Digital technologies also offer significant promise in understanding, preventing and treating addiction. For example, the widespread availability and use of smartphones can facilitate the accumulation of large amounts of data through ecological momentary assessment and provide insight into addictive behaviors (17). Such information could be coupled with global positioning to provide insight into patterns of addictive behaviors that may be used to target interventions for high-risk times and/or places (18, 19). Such approaches ultimately may be linked to smartphone apps to help people in recovery from addictions. Most such apps developed to date to help people with addictions have yet to be systematically evaluated (20). Digital technologies also hold significant potential for standardizing the delivery of therapies and increasing the availability of treatments in a cost-effective manner (21-23). Coordinated efforts that utilize validated digital technologies hold significant promise in reducing the global impact of addiction and other forms of mental illness (24). As such, it is hoped and anticipated that the upside of digital technologies with respect to preventing and treating addictions will outweigh the potential downsides relating to excessive and interfering patterns of usage, although both are important to consider from public health perspectives.
- Marc N. Potenza, MD, PhD
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Disclosures: The author reports that he has no financial conflicts of interest with respect to the content of this manuscript. Dr. Potenza has received financial support or compensation for the following: Dr. Potenza has consulted for and advised Lundbeck, Ironwood and Shire pharmaceuticals; has received research support from the Mohegan Sun Casino and the National Center for Responsible Gaming; has participated in surveys, mailings or telephone consultations related to drug addiction, impulse control disorders or other health topics; has consulted for legal and gambling entities on issues related to gambling behaviors and disorders; provides clinical care in a Problem Gambling Services Program; has performed grant reviews for the National Institutes of Health and other agencies; has edited journals and journal sections; has given academic lectures in grand rounds, CME events and other clinical or scientific venues; and has generated books or book chapters for publishers of mental health texts.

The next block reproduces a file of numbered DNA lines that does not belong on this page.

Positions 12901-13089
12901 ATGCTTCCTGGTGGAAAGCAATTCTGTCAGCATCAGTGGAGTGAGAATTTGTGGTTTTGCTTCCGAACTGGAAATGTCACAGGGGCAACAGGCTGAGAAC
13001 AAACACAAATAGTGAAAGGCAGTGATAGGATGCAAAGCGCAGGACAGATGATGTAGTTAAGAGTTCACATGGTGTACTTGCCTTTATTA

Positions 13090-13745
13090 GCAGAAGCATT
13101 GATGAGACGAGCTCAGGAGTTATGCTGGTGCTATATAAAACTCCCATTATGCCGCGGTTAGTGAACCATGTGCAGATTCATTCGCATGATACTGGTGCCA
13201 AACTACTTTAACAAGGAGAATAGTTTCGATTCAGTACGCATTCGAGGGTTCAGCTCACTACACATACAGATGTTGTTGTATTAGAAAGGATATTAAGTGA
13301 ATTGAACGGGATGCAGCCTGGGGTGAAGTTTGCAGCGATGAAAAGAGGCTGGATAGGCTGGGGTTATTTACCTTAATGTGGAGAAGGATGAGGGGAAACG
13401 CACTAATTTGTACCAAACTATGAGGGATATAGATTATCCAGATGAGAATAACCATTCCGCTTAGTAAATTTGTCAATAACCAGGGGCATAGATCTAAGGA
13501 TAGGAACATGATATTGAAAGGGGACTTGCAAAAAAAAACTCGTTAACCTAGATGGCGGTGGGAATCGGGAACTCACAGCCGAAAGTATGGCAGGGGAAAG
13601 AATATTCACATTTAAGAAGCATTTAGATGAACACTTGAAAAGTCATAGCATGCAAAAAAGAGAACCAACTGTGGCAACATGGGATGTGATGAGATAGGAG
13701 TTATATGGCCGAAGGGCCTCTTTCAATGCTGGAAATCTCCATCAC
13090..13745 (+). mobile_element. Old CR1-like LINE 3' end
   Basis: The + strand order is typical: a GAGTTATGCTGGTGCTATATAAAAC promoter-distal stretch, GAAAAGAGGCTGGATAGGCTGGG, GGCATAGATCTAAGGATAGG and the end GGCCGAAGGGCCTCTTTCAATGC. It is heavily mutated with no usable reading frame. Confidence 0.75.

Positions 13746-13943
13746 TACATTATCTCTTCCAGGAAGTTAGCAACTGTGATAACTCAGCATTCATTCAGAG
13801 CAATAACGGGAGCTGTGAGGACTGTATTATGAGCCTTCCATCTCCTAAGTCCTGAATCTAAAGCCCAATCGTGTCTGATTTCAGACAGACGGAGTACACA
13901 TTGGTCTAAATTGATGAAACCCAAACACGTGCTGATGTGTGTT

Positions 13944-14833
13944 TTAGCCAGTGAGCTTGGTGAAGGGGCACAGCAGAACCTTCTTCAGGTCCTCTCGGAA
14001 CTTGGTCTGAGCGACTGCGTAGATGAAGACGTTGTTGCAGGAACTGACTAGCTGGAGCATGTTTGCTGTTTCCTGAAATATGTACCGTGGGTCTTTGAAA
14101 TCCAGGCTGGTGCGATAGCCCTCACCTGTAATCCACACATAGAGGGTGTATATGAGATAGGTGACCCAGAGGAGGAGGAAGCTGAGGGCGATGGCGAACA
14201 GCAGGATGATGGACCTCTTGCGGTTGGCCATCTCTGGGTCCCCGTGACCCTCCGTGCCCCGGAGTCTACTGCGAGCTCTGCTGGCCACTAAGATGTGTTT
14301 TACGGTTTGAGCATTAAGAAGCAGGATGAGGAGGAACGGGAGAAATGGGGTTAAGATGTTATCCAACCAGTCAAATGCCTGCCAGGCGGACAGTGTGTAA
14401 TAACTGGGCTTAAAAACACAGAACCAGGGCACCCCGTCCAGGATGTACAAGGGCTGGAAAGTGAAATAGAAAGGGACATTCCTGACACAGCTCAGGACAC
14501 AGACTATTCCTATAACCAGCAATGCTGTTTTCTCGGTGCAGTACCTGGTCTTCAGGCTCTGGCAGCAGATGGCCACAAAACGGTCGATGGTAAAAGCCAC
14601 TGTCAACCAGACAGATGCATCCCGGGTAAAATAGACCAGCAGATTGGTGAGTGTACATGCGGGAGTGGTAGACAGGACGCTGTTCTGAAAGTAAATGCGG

Acknowledgements: This research was funded in part by NIH grants from NIDA (P20 DA027844, R01 DA018647, R01 DA035058, P50 DA09241), the National Center for Responsible Gaming, the Connecticut State Department of Mental Health and Addictions Services, and the Connecticut Mental Health Center. The funding agencies did not provide input or comment on the content of the manuscript, and the content of the manuscript reflects the contributions and thoughts of the author and not necessarily reflect the views of the funding agencies.